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Chromium picolinate, rather than biotin, alleviates performance and metabolic parameters in heat-stressed quail
- Sahin, N., Sahin, K., Onderci, M., Gursu, M.F., Cikim, G., Vijaya, J., Kucuk, O.
- British poultry science 2005 v.46 no.4 pp. 457-463
- carcass quality, blood chemistry, malondialdehyde, poultry feeding, glucose, iron, ambient temperature, heat stress, liveweight gain, biotin, Coturnix japonica, feed supplements, feed conversion, feed intake, chromium, excretion, ascorbic acid, zinc, food animals, vitamin E, cholesterol, picolinic acid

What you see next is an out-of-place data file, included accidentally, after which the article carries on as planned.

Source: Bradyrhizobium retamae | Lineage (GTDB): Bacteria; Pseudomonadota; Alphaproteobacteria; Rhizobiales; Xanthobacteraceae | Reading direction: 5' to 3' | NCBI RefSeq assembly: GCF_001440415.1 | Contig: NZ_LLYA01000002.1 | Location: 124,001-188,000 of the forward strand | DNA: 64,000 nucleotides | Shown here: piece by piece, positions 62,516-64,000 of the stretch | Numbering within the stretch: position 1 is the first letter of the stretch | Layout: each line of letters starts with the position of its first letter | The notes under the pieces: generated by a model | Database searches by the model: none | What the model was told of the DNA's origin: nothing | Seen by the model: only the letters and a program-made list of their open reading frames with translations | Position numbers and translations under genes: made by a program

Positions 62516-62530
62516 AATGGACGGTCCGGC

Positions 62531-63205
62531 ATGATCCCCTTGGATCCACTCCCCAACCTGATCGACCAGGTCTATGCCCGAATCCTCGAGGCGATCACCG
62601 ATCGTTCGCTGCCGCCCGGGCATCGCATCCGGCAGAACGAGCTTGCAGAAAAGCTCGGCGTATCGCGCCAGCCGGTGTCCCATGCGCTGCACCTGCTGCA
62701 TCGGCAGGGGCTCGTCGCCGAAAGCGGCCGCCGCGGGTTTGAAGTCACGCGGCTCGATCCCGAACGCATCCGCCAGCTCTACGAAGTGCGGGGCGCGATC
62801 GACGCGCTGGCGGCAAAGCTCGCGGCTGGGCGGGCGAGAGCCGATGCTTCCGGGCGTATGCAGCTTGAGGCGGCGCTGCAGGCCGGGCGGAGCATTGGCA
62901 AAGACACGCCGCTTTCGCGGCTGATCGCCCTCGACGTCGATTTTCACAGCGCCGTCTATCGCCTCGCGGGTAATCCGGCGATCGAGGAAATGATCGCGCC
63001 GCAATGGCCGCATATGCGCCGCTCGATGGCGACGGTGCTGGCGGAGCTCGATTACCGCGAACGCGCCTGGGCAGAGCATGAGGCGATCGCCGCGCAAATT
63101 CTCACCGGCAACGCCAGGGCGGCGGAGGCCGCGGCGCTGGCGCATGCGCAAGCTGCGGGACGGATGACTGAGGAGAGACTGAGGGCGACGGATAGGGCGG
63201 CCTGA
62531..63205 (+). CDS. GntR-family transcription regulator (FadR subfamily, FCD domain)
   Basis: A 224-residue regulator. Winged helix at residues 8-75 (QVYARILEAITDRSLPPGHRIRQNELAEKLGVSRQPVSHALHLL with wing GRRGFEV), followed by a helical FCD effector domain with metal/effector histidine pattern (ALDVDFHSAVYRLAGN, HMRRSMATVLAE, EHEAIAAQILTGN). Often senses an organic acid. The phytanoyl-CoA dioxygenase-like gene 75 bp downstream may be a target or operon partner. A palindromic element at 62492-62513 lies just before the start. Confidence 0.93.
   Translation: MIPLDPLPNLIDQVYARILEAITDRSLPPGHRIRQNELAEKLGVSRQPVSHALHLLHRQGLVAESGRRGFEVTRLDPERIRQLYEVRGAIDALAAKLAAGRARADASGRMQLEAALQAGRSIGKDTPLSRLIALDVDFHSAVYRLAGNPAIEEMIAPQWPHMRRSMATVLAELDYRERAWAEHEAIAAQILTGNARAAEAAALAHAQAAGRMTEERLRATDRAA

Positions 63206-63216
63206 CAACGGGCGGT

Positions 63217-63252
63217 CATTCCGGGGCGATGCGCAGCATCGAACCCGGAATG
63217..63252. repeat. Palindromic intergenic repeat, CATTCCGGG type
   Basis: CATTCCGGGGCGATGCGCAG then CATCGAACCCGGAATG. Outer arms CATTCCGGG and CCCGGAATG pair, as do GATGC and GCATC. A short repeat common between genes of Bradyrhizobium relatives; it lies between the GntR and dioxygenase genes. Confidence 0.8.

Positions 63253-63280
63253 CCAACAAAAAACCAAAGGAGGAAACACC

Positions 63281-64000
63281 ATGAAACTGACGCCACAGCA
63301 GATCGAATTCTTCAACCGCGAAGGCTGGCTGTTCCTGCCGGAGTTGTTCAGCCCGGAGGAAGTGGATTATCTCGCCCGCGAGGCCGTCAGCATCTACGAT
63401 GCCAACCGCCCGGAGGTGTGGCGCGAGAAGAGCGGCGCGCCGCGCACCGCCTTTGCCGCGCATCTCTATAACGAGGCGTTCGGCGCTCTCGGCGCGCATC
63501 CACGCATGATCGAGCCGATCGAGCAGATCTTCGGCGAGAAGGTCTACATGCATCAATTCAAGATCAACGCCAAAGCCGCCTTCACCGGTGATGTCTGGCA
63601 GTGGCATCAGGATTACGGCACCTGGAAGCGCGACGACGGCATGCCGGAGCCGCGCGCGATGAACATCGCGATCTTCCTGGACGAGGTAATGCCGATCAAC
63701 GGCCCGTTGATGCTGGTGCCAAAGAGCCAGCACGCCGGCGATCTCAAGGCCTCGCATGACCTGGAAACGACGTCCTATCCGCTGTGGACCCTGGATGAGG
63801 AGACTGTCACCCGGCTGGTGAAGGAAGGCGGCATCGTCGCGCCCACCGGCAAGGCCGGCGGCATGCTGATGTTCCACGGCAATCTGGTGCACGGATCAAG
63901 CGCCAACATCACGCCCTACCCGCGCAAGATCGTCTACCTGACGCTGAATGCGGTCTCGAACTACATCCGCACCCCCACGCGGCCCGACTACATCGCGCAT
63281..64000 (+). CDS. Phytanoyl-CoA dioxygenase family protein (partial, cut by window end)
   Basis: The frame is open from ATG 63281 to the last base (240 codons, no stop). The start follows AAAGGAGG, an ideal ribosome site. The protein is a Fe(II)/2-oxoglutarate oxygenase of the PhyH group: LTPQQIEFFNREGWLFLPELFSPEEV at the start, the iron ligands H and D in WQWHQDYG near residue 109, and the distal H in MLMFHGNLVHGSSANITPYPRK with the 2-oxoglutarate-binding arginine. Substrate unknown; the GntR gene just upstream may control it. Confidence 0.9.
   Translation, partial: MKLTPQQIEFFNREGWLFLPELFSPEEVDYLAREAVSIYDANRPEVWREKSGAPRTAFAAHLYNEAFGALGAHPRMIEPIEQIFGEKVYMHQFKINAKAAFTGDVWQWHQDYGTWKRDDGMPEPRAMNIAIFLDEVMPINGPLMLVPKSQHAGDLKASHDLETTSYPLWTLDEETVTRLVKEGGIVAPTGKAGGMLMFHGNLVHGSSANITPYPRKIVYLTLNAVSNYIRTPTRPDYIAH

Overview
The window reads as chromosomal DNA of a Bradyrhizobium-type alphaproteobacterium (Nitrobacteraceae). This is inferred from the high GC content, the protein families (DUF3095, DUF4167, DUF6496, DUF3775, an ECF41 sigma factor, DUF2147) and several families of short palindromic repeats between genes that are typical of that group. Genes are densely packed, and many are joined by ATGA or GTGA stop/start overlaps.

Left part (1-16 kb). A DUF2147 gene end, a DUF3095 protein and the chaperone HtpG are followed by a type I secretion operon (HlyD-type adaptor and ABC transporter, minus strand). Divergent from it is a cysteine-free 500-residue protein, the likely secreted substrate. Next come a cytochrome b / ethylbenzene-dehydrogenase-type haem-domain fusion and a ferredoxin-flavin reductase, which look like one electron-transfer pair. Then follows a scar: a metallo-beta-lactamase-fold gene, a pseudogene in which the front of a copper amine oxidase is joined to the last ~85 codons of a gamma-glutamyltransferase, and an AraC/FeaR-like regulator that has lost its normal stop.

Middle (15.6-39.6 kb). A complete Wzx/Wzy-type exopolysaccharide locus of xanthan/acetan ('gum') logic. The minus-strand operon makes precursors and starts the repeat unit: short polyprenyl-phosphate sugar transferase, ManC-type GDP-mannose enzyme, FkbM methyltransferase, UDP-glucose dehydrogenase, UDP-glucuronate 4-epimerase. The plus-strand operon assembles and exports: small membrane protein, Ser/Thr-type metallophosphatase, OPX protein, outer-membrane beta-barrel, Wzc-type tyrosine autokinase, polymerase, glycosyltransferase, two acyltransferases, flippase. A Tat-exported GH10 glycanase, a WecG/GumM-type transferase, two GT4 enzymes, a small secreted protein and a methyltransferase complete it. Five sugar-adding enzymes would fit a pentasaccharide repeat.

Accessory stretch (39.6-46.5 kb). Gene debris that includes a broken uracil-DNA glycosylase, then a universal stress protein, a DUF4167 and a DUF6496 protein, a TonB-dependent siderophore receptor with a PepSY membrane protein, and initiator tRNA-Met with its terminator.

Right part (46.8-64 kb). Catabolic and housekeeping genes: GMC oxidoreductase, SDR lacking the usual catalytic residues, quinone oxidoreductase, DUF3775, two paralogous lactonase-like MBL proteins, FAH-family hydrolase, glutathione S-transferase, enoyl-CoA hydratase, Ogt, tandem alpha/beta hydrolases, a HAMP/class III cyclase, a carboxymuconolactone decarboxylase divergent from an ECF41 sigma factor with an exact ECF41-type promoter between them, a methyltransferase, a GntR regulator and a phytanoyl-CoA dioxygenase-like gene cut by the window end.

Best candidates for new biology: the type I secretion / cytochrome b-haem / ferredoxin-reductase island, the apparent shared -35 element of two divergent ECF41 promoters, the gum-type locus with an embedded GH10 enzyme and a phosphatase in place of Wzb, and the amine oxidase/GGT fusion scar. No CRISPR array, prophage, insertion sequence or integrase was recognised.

- 1. The effects of chromium picolinate and biotin supplementation alone and in combination on performance, carcase characteristics, malondialdehyde (MDA), vitamin C, vitamin E, glucose and cholesterol levels were evaluated in Japanese quail exposed to high ambient temperature. 2. Two hundred and forty quails (10 d old) were assigned randomly to 4 dietary treatments at room temperature (22 degrees C; thermoneutral, TN) or ambient (34 degrees C for 8 h/d; heat stress, HS). Both TN and HS were fed either on a basal (control) diet or the basal diet supplemented with 400 microgram of Cr/kg (Cr group), 0.5 mg of biotin/kg of diet (biotin group) or both (Cr + Biotin group). 3. Supplementing the diet of heat-stressed quails with chromium picolinate improved live weight gain, feed intake, feed efficiency and carcase traits. Biotin supplementation during TN and HS conditions did not have any beneficial effects on body weight gain, feed intake, feed efficiency or carcase traits. 4. Either in combination or alone, chromium picolinate increased serum concentrations of vitamins C and E, but decreased MDA, glucose and cholesterol concentrations in birds kept at high ambient temperature. There was no difference in vitamins C and E and MDA concentrations between birds given chromium picolinate and birds receiving chromium picolinate plus biotin, while glucose and cholesterol levels were significantly lower in all groups. The lowest concentrations of cholesterol and glucose were found in the combination group under both TN and HS conditions. An interaction between diet and temperature was detected for glucose and cholesterol concentrations. 5. Excretion rates for zinc, iron and chromium were lower in TN groups than in the corresponding HS groups. Supplementing diet with chromium picolinate and chromium picolinate plus biotin decreased excretion of minerals while biotin alone did not effect excretion of minerals. 6. Chromium supplementation, but not biotin supplementation, attenuated the decline in performance and antioxidant status resulting from heat stress.